The Dubai-based Arabic station said on Sunday that the threats accompanied criticism of the channel in the Syrian state-run daily Tishrin

"Al-Arabiya expresses its extreme concern over Tishrin newspaper's method in accusing the television of treachery. This was accompanied with threats directed against a number of our colleagues in Beirut," the television said in a statement faxed to the media.

A source at the station, referring to Syrian security, said: "There were death threats against Arabiya's staff in Beirut by the Syrians."

Front-page article

Syrian officials were not immediately available to comment.

Al-Arabiya said it had aired the interview with Annan in full and without interpretation or exaggeration.  

"This incident, along with many other incidents, raises dozens of questions about the mission of this station and the bodies that run and finance it"

Syrian state-run daily Tishrin

In it, UN Secretary-General Annan urged Syria to withdraw its troops from Lebanon by April, when he is due to present a report on the situation to the Security Council.

In a front-page article on Saturday, Tishrin accused Al-Arabiya of ignoring later remarks by a UN spokesman who said Annan had not been setting a deadline.

"This incident, along with many other incidents, raises dozens of questions about the mission of this station and the bodies that run and finance it," Tishrin said about the majority Saudi-owned station, which is seen by some Arabs as pro-Western.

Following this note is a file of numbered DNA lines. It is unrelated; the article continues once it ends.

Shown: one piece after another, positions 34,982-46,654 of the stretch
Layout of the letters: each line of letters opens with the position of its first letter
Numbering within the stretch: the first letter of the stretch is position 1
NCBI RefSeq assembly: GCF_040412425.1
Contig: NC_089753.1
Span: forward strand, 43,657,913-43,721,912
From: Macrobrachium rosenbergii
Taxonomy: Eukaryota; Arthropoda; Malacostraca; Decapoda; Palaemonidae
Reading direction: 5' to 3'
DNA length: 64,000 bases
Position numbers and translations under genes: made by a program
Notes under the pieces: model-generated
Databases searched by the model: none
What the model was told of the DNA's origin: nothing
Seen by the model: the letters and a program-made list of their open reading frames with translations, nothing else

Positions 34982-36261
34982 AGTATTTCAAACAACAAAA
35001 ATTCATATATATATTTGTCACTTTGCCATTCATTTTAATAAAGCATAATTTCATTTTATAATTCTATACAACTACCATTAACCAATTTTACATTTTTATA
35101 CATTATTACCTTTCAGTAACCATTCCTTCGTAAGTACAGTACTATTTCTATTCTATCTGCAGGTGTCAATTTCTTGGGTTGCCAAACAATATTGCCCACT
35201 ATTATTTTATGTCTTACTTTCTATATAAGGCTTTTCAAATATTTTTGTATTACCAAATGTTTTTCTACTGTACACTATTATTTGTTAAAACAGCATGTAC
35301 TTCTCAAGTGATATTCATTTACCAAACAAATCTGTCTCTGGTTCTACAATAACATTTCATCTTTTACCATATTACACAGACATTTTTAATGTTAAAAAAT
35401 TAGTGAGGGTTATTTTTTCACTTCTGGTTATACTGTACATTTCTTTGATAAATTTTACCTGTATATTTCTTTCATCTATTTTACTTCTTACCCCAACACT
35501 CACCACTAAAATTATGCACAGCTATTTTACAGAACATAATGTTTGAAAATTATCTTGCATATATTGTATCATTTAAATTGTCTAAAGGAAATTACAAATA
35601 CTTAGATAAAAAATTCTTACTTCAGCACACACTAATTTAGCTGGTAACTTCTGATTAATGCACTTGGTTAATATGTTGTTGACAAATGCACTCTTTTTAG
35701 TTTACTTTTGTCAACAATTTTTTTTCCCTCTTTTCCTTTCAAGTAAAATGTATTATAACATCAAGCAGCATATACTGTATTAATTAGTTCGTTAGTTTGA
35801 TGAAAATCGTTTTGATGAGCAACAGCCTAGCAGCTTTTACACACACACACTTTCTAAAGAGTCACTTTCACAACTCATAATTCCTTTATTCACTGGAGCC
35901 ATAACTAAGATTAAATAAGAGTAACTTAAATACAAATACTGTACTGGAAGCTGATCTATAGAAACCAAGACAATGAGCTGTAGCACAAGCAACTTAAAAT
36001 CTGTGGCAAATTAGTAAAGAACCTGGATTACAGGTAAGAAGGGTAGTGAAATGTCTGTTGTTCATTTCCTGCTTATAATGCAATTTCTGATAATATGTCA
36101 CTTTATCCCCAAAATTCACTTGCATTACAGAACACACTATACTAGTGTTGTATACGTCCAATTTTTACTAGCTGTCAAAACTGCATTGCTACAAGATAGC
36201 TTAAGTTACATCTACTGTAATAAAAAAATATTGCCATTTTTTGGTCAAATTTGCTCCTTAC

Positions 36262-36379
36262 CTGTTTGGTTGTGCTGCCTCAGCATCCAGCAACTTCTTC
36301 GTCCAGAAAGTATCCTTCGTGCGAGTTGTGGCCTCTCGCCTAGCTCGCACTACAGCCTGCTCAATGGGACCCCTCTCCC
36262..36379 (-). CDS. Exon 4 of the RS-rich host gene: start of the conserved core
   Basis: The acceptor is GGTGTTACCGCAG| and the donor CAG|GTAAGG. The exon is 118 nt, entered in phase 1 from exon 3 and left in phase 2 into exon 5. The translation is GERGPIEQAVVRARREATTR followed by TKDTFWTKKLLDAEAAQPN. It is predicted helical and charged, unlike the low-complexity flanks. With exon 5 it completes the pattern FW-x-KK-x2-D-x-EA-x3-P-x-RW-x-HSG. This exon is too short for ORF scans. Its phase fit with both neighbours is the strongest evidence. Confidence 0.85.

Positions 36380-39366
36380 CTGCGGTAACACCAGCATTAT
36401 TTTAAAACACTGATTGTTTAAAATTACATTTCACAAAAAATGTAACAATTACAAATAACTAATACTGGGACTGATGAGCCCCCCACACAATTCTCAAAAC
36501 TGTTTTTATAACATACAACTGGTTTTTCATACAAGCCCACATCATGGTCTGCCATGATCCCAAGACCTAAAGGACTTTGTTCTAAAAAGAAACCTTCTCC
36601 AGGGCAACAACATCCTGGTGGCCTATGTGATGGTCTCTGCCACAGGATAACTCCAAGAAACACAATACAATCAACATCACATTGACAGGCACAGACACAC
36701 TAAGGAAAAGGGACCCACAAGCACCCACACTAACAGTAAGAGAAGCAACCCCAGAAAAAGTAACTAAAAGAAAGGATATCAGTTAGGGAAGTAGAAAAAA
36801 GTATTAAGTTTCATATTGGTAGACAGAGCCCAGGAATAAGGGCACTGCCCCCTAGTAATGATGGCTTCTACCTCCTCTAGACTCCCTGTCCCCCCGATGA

Criticism rejected

Al-Arabiya said the newspaper's criticism was unjustified. 

"Al-Arabiya has aired interviews with Syrian officials and analysts to answer the secretary-general ... as it was keen to give a balanced report," the statement added.

Syria said last week that it would pull back more troops to eastern Lebanon in line with a 16-year-old agreement that ended Lebanon's civil war and that it was ready to work with the United Nations to implement a resolution calling for the removal of Syrian troops.

International pressure for Syria to quit Lebanon has grown since a bomb killed former Lebanese prime minister Rafiq al-Hariri last week.

Many Lebanese hold Syria responsible for his death.